War Memorial. This is in Cornish granite in the shape of a Celtic cross.  Rectangular bronze panels list the names of the 57 men of Stanmore who did not return from action in the Great War. A panel read '1914 - 1918. Remember with thanksgiving the true and faithful men who in these years of war went forth from this place for God and the right, the names of those who returned not again are here inscribed to be honoured for evermore'. The memorial was dedicated in by the local vicar
Bowl of a water fountain. This stood originally at the junction of Green Lane and Stanmore Hill but is now outside St John's.
Cowman’s Cottage, Church House Cottage and Church House. 16th 13 windows length range of buildings which are all linked and form a whole. They are  ‘Tudorbethan’ buildings done up by Samuel Wallrock to create "period" buildings using historic details.  They have ornate Tudor style chimneys, stone mullion windows with leaded lights and the rear has exposed timber work with infill render panels. They were made up of cottages and outbuildings, probably of the old Manor, to form a 'Tudor' banqueting hall and guest accommodation for Wallrock’s new Manor House. He became bankrupt in 1932 having spent an estimated £100,000 on all this so the Church took over the decorative outbuildings as a church hall and verger's residence. On Church House Cottage is a plaque saying 'Children of our hearts learn from flowers that grow in golden days' and in front is a terrace with flower beds and palms,
Tithe Barn.  17th barn extensively rebuilt in the 18th. This was used to store crops given in payment to the manor by the Parish. Long, brick range with gabled timbered entrance.
Lych-gate, located in the open space by Cherry Tree Way.  It appears to have been placed here after 1935. It is built of old timbers, although these are not joined together.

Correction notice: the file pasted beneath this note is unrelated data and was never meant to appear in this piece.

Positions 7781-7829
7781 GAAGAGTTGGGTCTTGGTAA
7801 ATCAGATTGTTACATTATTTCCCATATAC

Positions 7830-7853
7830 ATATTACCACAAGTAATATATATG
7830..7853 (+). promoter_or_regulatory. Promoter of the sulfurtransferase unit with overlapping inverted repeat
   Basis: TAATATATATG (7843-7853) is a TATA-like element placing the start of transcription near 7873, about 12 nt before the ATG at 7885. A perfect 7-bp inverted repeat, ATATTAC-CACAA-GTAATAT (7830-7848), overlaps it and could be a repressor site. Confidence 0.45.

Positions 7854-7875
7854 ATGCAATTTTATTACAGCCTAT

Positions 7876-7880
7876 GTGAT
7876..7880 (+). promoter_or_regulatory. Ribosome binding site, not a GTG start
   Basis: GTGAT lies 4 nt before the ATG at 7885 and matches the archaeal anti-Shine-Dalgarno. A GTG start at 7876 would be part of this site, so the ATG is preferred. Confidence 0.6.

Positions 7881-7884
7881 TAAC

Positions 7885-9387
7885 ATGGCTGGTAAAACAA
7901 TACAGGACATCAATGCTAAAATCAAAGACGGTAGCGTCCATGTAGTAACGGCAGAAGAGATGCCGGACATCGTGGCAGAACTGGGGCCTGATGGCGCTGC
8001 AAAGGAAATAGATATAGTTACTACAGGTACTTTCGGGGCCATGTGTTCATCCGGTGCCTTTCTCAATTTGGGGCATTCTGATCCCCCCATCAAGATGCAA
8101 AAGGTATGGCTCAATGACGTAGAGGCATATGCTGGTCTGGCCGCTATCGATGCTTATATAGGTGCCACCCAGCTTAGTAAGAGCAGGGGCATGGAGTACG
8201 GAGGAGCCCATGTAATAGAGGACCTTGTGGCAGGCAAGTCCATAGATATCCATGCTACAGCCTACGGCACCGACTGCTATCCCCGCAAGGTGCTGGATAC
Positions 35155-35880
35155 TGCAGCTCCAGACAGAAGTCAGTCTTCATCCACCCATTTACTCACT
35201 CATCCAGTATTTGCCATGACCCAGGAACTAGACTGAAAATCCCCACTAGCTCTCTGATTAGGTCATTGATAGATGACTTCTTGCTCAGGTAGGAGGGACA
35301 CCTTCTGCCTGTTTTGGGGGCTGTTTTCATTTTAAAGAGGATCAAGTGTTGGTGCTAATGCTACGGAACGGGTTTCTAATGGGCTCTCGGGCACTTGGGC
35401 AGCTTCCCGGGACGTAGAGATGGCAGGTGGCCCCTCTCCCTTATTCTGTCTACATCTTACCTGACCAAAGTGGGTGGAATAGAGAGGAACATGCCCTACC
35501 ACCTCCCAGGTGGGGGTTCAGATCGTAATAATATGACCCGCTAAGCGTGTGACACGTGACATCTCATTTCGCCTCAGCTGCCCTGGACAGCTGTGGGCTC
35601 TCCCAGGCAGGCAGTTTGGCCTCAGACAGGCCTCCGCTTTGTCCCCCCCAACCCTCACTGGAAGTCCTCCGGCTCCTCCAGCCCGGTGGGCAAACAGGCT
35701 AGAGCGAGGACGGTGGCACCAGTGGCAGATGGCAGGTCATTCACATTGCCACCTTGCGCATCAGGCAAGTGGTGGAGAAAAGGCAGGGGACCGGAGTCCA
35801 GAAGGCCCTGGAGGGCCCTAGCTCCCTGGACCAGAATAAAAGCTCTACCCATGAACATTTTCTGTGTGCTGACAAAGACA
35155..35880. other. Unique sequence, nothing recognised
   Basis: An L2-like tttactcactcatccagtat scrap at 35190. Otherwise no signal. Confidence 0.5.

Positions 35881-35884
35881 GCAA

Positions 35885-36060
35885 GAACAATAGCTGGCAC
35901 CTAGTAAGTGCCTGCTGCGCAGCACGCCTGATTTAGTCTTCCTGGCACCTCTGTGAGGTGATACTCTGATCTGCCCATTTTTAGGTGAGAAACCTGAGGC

Gate House Lodge. Another Tudornbethan building by Wallrock
Old Church House and Stanmore House. This is converted from stabling for 6 horses and a covered way added in the 18th

Pynnacles Close
10 Oak Trees, is thought to be by Rudolf Frankel
Elms Lawn Tennis Club
The Elms had been built by 1879 behind the buildings on the north side of Church Road, with a drive from near the Crown pub,

Rectory Close
Developed in 1958

Rectory Lane
Rectory Lane, previously known as Colliers Lane, was a public highway and is now a dead end. It is lined with trees in the churchyard and the hedge. This creates a green 'tunnel' over the lane.
Rectory.  In 1721 the 1st Duke of Chandos assisted George Hudson to build a rectory. It had a pedimented gable. It was demolished in 1960 and replaced on the same site.
Wolstemhome, sheltered housing for Harrow Churches Housing Association.

Stanmore Hill
Stanmore Hill, reaching the Uxbridge road between Dennis Lane and Green Lane, may have started as a branch from Green Lane, which it meets half-way up the slope; since the 18th.
The Queen's Head, licensed by 1751 and was on the corner of the hill and Church Road in 1888, when it was no longer an inn;
5 Lebanese restaurant. Previously Alfies and before that a pub called The Malthouse.
13 gardener’s cottage,  19th house in yellow brick.
17 Elm House. Three-quarters of an 18th  red brick house. In 1888 it had a kitchen garden, greenhouse, orchard and tennis lawn. It retains a boundary wall.
19-21 19th houses of with diapered blue brick, fretted bargeboards and decorative chimneys. This was a bank.
23 Nunlands, with a 19th stucco refacing but built 1720. In the 18th it was called Talbot House. It is now offices.
33 19th house in red brick.
37 is an early 18th building taken over in 1898 by Hendon Rural District Council as Council Offices. One room was used as the council chamber. In 1927 Alfred Busbridge and Sons, builders bought it from the Council.
42-44 Goodengate. 19th house divided up into flats.  There is an iron balcony at the first floor.
52 Ivy Cottage - 54 late 18th cottages in brick.
56 19th house in stock brick with gables plus fretted barge- boards
Adjacent to 56. High Street Infants School. Set up in 1845 by Miss Martin of Woodlands. The architect was H.E. Kendall who designed a schoolroom and a master’s house in an ornamental half-timbered style. Control lay with the rector until 1899, when it went under the same management as the National School. In 1960 the pupils moved to the National School building and then to St. John's school in Green Lane. The original building was then demolished,
60 The Cott. 1839 with alterations in 1907 by E.H. Appleton. It has mock timber framing, white render and fish scale roof tiles